New OFGEM rules on grid charges will cut £5 billion from operator profits and save consumers up to £25 a year on household fuel bills (and not before time, say Big Six rivals)

The UK gas and electricity market regulator OFGEM has announced new rules which will cut oligopoly operating profits of national grid power network providers by £5 billion a year.

The new price controls set the revenue monopoly network owners can earn from charges to consumers.

OFGEM has confirmed that the default length of the next controls from 2021 will be five years, compared with the current eight years. There is no update to the 3%-5% cost of equity range (the amount the companies can pay their shareholders) at present. 

This is the lowest rate ever proposed for energy network price controls in Great Britain.

The watchdog estimates this would result in savings of over £5 billion for household consumers (or about £15 – £25 per year on the dual fuel household bill).

OFGEM will extend the scope for opening up high value network upgrades to the benefits of competition across the gas and electricity sectors in the next price controls. To signal its intent Ofgem has confirmed that National Grid can build the grid upgrade to connect the new Hinkley Point C nuclear power station.

However, OFGEM will set the revenue National Grid can earn from the upgrade based in part on its experience in cutting the costs of connecting offshore wind farms to the grid by tendering the ownership of these links. 

Jonathan Brearley, OFGEM executive director for systems and networks, explained: “Today we have set out our plans which will bring in tougher price controls with lower expected returns for network companies. This is part of our ongoing programme to ensure that consumers get reliable and secure power supplies at a fair price.

“As part of this continuous drive to deliver value for consumers we are using a new benchmarking approach to cut the costs of connecting the new Hinkley Point C nuclear power station. This is another example of how we are evolving regulation to deliver the upgrades to our power network while ensuring the impact on bills is kept as low as possible. 

OFGEM’s decision also confirms that new independent user groups and customer engagement groups will be set up by each of the companies to give consumers a stronger voice in how the price controls are set.

For the first time open hearings will take place in the spring of 2020 where companies’ spending plans will be scrutinised.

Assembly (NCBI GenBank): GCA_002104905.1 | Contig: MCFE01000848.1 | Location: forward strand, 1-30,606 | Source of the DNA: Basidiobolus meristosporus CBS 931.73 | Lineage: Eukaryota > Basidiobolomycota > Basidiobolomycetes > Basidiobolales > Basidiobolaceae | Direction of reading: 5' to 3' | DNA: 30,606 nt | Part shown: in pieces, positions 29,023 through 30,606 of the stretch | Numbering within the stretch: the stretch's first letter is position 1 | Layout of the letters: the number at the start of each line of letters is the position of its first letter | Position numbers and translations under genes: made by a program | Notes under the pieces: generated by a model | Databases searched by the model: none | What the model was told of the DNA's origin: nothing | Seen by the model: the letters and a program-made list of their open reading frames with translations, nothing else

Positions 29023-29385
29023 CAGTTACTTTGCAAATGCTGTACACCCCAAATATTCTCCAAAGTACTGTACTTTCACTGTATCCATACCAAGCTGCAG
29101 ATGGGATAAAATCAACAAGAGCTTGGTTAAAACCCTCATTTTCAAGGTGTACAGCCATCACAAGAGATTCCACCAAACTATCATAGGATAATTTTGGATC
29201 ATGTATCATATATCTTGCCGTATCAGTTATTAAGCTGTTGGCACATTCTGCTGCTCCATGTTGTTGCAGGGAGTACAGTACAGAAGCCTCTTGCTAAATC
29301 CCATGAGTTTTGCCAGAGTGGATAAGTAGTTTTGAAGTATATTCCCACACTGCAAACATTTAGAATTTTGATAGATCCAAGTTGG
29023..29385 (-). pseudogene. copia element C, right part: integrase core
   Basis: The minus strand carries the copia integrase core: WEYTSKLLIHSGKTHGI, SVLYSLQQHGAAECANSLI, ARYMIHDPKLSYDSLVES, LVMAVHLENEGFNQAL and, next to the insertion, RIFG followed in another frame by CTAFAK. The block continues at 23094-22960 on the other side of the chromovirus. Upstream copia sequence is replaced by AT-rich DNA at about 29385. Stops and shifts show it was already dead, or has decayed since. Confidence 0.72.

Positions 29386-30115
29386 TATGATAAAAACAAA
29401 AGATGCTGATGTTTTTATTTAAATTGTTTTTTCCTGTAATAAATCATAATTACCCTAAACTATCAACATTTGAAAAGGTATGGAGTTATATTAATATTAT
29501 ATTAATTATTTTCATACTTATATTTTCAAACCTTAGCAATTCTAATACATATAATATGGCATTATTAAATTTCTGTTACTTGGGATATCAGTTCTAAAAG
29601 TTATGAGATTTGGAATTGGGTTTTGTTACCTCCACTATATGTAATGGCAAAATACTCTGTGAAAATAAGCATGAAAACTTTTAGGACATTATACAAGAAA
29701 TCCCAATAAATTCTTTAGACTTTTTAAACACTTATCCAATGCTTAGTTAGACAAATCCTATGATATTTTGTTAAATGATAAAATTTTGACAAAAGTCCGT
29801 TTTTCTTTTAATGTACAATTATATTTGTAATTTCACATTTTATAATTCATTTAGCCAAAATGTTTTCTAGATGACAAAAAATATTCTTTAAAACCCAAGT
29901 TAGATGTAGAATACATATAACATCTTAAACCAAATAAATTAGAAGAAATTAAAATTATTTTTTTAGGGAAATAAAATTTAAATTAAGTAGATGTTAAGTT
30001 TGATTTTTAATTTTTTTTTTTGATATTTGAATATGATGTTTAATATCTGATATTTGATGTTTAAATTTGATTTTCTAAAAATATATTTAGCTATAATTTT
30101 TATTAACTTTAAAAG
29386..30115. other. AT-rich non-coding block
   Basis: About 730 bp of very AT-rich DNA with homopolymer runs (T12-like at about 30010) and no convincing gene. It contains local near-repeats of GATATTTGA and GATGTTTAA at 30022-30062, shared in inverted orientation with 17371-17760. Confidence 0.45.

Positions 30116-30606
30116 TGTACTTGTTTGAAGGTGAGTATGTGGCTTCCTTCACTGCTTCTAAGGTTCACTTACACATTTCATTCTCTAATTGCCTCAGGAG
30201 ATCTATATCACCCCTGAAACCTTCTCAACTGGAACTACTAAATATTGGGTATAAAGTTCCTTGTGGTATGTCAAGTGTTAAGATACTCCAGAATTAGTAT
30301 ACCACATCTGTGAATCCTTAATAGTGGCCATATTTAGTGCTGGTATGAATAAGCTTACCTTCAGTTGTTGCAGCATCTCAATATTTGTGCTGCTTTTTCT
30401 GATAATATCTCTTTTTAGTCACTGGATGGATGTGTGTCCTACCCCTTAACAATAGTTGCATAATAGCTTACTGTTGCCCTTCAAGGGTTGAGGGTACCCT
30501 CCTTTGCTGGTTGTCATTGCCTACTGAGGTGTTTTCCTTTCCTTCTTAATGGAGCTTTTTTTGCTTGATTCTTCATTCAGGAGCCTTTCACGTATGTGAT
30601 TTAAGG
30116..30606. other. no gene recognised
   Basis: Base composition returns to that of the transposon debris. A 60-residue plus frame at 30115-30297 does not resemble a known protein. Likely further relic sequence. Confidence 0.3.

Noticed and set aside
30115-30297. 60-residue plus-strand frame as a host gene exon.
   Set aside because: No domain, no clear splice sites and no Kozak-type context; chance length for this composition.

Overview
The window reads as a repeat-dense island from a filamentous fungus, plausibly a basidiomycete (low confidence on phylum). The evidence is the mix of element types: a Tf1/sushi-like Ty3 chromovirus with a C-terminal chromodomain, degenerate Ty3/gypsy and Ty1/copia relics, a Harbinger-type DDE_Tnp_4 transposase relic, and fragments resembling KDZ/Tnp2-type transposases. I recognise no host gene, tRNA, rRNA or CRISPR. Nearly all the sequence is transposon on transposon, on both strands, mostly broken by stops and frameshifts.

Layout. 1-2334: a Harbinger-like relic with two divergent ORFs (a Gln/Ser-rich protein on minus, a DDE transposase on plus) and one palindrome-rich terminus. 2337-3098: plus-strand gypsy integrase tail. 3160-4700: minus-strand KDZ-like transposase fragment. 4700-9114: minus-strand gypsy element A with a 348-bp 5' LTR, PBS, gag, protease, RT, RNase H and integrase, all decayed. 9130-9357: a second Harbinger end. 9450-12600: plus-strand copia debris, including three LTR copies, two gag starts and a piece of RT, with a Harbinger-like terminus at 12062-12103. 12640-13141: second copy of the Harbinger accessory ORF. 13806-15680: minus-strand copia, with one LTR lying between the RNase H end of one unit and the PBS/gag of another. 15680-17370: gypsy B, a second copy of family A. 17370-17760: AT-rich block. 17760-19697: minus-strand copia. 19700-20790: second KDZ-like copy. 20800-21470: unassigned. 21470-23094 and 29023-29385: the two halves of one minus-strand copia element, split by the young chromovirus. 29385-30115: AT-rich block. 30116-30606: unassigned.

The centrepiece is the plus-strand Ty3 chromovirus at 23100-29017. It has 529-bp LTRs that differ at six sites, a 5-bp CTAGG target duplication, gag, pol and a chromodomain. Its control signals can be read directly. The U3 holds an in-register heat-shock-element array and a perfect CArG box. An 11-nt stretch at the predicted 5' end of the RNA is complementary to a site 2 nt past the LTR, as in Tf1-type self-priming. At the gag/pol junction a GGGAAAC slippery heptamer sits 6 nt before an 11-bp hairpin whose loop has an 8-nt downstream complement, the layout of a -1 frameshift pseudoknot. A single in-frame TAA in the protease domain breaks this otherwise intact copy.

Neither of the Big McTwo – Scottish Power nor SSE – provided comment on the new rules.

But Omar Rahim, chief executive of blockchain and AI energy solutions company Energi Mine, commented:

“This is a long overdue step in the right direction by OFGEM for fixing a perpetual problem in the UK energy market.

“For far too long, the Big Six have been incentivised to sell the most energy they possibly can, at the highest price they possibly can, at the direct expense of the consumer. This has meant multiple price rises in recent years that are frequently unrelated to the real price of energy.

“For example, in April this year British Gas raised prices by 5.5%, after already raising prices by 12.5% in September 2017.

“The timing of this new length of price control coincides perfectly with news from earlier this month that a UK energy price cap has been approved by MPs. The Domestic Gas and Electricity (Tariff Cap) will require OFGEM to cap both standard variable and default energy tariffs.

“In addition to helping protect 11 million consumers, this move will encourage greater efficiency and competition among energy providers and hopefully open up the market to smaller scale local generators.

“The technology is there to match customers with smaller providers and facilitate a P2P system of power distribution independent of the dominant energy companies. The traditional model of large, centralised power stations generating the vast majority of the UK’s electricity will, in the coming decades, become a relic.”

31 Jul 2018


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